Gall even builds a strong circumstantial case that the ISI was sheltering Osama bin Laden. His refuge in Abbottabad, after all, “stood within a few hundred yards of the brick perimeter walls of the Kakul Military Academy.” Plainclothes military agents would regularly check all the houses in the neighborhood before dignitaries visited the military academy. “That they did not check” on Bin Laden’s house, Gall writes, “was almost certainly because someone from within the security agencies vouched for the place.” She notes, moreover, that “a Pakistani source told me soon after the raid on Bin Laden’s house that the ISI chief, [Ahmad Shuja] Pasha, had known of Bin Laden’s presence in the house in Abbottabad.” This is hardly conclusive evidence, but Gall’s reporting is disquieting enough that a Pakistani newspaper that partners with the New York Times removed an article based on Gall’s book from the front page of the Times distributed in Pakistan on March 22 (leaving a big blank space on the front page).
What is not clear from The Wrong Enemy is what exactly we would or could do if we were to acknowledge that Pakistan is backing the wrong side in the War on Terror. Send hundreds of thousands of troops to fight there? Nobody wants another ground war, nor does Gall advocate one. Perhaps stop providing aid to the Pakistani state? Gall doesn’t advocate that either, and policymakers in Washington have shied away from that option because of their fears that, however bad the current military-dominated regime may be, an Islamist successor would be worse. Instead of attacking Pakistan, or cutting it off, those who advocate prioritizing Pakistan ahead of Afghanistan have often suggested continuing or even increasing aid but linking it to clear measures of performance. This has been tried, too, and found wanting: Pakistan pockets our money ($26 billion from 2001 to 2013) but fails to do our bidding.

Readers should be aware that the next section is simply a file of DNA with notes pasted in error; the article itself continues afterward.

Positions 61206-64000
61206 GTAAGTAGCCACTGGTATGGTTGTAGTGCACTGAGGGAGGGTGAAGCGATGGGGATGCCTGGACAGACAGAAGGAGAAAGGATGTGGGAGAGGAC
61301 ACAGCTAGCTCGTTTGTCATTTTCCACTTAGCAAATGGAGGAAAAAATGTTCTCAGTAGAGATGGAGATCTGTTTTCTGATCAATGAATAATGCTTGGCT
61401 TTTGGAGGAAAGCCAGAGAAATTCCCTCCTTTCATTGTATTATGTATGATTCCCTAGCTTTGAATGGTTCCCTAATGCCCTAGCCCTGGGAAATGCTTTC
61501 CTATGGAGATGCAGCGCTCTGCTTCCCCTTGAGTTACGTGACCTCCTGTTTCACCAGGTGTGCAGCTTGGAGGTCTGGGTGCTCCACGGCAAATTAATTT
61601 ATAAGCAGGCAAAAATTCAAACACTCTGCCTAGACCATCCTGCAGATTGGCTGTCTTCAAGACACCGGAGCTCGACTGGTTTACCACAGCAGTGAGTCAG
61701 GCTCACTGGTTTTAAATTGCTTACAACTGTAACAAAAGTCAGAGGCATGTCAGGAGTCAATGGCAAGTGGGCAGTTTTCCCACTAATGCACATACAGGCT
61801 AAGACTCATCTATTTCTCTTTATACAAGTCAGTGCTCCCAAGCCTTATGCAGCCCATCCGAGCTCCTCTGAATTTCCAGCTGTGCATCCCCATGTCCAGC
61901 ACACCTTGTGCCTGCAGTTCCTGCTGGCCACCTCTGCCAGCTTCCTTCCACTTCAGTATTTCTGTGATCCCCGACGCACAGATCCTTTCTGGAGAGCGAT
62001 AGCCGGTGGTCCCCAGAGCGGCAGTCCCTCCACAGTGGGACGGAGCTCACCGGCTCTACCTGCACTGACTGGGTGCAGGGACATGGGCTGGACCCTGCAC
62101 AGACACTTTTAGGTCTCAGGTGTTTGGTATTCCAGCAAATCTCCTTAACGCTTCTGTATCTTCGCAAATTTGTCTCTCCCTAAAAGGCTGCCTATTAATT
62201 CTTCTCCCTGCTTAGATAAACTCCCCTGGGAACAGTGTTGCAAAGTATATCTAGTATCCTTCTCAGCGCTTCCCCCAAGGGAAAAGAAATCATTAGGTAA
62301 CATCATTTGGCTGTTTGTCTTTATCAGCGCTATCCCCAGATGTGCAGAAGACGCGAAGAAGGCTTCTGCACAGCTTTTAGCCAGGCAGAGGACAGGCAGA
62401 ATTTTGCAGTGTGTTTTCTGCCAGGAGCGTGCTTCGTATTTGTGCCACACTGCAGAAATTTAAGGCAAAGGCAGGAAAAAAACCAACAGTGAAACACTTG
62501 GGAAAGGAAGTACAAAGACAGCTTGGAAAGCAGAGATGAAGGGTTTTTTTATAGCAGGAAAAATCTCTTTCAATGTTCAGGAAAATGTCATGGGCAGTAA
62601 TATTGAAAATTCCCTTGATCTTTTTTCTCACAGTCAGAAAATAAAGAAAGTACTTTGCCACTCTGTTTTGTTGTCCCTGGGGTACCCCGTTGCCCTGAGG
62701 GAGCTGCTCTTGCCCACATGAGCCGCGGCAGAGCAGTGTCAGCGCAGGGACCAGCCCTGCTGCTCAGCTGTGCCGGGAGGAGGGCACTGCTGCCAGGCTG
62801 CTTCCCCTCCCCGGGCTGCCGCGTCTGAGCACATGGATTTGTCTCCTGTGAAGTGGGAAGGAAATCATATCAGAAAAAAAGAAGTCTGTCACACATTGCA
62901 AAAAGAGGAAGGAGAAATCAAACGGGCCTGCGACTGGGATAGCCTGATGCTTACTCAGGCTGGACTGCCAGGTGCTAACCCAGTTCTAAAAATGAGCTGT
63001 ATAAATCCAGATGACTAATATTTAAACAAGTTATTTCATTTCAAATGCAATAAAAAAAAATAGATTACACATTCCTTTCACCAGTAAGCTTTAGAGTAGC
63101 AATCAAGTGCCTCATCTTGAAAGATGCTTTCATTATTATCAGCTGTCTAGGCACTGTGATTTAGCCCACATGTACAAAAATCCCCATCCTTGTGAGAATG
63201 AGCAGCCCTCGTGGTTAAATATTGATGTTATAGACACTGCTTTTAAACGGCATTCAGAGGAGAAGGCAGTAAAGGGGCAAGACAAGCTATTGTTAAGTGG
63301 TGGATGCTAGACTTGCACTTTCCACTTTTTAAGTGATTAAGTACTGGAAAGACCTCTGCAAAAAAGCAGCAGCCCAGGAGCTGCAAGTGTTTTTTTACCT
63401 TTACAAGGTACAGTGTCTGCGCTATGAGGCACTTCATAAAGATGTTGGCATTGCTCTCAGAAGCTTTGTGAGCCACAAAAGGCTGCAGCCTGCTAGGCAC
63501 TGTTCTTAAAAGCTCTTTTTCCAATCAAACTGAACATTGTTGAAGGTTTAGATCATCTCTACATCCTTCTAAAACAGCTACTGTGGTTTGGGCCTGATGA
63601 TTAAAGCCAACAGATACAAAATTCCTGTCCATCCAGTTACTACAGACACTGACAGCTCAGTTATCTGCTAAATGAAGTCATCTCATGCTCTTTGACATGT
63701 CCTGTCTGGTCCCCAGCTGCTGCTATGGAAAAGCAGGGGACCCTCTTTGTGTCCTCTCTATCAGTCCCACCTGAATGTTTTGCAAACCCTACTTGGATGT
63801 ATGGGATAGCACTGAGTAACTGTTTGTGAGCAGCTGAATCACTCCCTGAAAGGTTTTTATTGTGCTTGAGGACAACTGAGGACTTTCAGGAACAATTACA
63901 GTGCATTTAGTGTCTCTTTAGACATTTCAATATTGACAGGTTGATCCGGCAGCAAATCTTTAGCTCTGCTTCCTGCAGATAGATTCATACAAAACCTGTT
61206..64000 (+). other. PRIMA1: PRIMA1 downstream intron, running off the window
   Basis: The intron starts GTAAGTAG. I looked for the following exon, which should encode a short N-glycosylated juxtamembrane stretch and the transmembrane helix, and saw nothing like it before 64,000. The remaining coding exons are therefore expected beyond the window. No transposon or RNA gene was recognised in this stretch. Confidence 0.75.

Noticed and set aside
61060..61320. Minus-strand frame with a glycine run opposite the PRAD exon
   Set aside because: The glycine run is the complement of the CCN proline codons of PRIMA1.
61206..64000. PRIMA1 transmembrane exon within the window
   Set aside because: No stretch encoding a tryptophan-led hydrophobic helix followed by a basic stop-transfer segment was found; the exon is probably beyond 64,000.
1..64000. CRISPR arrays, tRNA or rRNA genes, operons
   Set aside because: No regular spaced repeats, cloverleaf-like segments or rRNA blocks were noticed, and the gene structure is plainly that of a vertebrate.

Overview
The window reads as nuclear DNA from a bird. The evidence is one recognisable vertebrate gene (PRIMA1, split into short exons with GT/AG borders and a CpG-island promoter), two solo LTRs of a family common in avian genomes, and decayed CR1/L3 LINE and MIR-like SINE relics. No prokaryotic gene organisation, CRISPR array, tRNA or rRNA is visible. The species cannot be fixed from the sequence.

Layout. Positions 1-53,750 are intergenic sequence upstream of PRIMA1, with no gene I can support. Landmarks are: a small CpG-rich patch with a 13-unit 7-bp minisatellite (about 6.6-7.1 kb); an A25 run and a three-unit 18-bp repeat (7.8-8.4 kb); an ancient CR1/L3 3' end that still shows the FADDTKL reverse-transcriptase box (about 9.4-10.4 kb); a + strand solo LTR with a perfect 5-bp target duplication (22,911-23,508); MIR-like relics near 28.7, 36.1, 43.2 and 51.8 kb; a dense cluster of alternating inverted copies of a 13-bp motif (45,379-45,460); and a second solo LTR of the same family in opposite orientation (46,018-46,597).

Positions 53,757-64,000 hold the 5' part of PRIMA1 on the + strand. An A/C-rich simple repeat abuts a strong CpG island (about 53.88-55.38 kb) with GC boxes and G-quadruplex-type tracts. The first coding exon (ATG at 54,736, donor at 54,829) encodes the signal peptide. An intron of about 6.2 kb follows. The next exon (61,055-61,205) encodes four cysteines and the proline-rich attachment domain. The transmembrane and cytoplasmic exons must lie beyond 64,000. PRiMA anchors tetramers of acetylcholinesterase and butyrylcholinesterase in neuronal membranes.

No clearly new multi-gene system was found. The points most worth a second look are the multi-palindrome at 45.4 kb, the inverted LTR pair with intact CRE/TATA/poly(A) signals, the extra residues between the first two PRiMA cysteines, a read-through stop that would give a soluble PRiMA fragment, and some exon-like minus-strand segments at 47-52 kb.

This is an exasperating policy dilemma, and Gall does not address it. The most she will say is that the United States “should have built a relationship with Pakistan for the long term that encouraged democratic and economic development.” Agreed, but that was and is easier said than done, and she never presents any useful suggestions for how to achieve that worthy goal now or how it could have been achieved then.
Oddly enough, to the extent that Gall offers a recommendation at the end of her book, it is to continue doing what we have been doing: aiding the Afghan state to resist the Taliban. She writes that the troop surge ordered by President Obama in 2010 “had routed the Taliban in much of Kandahar province,” and had made local leaders in areas such as Panjwayi district confident enough to rise up against the Taliban on their own. Yet for all the progress made in the last decade—“the rebuilding, the modernity, the bright graduates in every office”—she notes that Afghanistan still has “a weak state, prey to the ambitions of its neighbors and extremist Islamists.”
She holds out hope, but only if the United States stays the course. “Few Afghans believe that their government and security forces can keep the Taliban at bay,” she writes. “I believe they can, but they will need long-term financial and military support.” She concludes by urging the United States to continue providing such aid, because “militant Islamism is a juggernaut that cannot be turned off or turned away from soon.” She sounds a clear warning: “The repercussions of the U.S. pullout are already inspiring Islamists, who are comparing it to the withdrawal of the Soviet Union after its 10-year-long debilitating war in Afghanistan. They are the real enemy in this war and they have not finished fighting. They fully intend to reclaim Afghanistan and have set their sights on horizons beyond.”
Gall is to be commended for reaching a conclusion that flies in the face of today’s conventional wisdom, fervently espoused by the editorial page of her own newspaper, which holds that Afghanistan is a lost cause and the United States can pull out with impunity. But her conclusion is at odds not only with advocates of withdrawal; it is also at odds with the title of her own book. Gall’s conclusion suggests that, in the final analysis, the United States has been fighting the right enemy all along—the Islamist fanatics who are trying to take over Afghanistan with Pakistan’s support.